Syracuse University Magazine


Rafael Fernandez de Castro

Opening Doors to Latin America

Rafael Fernández de Castro somewhat poetically refers to the Maxwell School of Citizenship and Public Affairs as “a jewel of the U.S. university system.” A noted Latin American scholar, policy maker, academic, diplomat, and writer who joined Maxwell in July 2014 as the Jay and Debe Moskowitz Chair in Mexico-U.S. Relations, he feels privileged to be charged with “making this jewel better known” in Latin America and creating more opportunities for Maxwell students there. “Latin America is a key region for the U.S.,” says Fernández de Castro, founder of the School of International Studies at the Instituto Tecnológico Autónomo de México and former foreign policy advisor to Mexican President Felipe Calderon. “We are in the same hemisphere. We have a shared past, a common present, and will have a shared future. So it is very important that top American decision makers—and some of our students who will become leaders in the U.S.—understand how to view and deal with the complexities and challenges of Latin America.”

At Syracuse, his research and teaching focus on decision making in Mexican foreign policy, Mexico-U.S. relations—particularly immigration and security issues, and social outcomes for Mexican immigrants in the United States. He also organizes conferences and symposia on topics related to Mexico-U.S. relations and advises students interested in studying or working in Latin America. “I find it fascinating to work with and to teach students who are very good and competitive, who try hard, aim well, and know why they are here,” says Fernández de Castro, who holds a Ph.D. degree in political science from Georgetown University. “They are like I was 30 years ago—very eager to work for my country. They know they are fortunate to be here, and they are ready to give something back to society.”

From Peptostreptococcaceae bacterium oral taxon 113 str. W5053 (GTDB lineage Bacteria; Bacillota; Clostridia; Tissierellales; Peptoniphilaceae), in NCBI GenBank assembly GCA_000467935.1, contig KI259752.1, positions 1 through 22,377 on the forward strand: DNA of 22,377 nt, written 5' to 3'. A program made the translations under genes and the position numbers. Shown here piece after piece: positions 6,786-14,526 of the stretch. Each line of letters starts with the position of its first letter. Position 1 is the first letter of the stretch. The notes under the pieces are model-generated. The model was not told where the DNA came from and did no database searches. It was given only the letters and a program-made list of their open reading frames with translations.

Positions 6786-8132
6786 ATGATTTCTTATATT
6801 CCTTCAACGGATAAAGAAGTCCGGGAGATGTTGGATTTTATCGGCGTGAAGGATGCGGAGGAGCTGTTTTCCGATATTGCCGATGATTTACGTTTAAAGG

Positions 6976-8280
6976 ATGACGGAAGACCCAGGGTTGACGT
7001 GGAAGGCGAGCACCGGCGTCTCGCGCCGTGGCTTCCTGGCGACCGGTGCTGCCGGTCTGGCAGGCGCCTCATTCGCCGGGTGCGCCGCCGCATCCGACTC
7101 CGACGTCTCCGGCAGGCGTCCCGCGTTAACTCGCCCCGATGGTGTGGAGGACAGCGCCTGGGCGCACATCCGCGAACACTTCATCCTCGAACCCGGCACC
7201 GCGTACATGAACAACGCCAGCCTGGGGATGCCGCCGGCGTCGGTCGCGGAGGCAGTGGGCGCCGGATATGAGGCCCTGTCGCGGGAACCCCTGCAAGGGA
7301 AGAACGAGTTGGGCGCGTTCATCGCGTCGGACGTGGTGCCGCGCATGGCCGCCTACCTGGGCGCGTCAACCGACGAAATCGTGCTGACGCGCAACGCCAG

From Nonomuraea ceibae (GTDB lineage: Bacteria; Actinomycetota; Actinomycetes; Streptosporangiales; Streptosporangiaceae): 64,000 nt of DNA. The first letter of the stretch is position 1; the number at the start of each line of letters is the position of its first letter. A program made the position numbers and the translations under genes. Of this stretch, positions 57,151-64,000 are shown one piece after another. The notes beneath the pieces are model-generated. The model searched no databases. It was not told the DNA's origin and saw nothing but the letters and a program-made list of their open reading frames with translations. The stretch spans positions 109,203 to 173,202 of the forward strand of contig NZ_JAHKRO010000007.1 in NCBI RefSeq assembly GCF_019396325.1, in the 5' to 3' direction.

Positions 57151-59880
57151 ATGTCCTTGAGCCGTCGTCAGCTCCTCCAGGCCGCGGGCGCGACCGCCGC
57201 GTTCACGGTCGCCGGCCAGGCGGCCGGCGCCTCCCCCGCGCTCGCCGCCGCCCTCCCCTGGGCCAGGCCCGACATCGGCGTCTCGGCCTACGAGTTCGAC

Situated in the Moynihan Institute of Global Affairs, Fernández de Castro feels at home within the interdisciplinary nature of the Maxwell School. “I never have experienced in my professional life such a welcoming community,” he says. “We not only have a superb academic team, but also people are willing to help each other. There is a nice spirit of contributing to others that I find very special.”

Above all, he values having opportunities to contribute on a large scale to the education of future world leaders and policy makers. He points to the school’s Carnegie International Policy Scholars Consortium and Network, which, thanks to a $1 million grant from the Carnegie Corp. of New York, will bring together faculty and doctoral students from the nation’s top international relations graduate programs. “I really feel I participate in a dialogue that is looking into the future of how to best prepare students to have a lot of knowledge, and to apply that knowledge not only to academia, but also to governmental jobs,” Fernández de Castro says. “That’s been very interesting here, and very meaningful and appealing to me.” —Amy Speach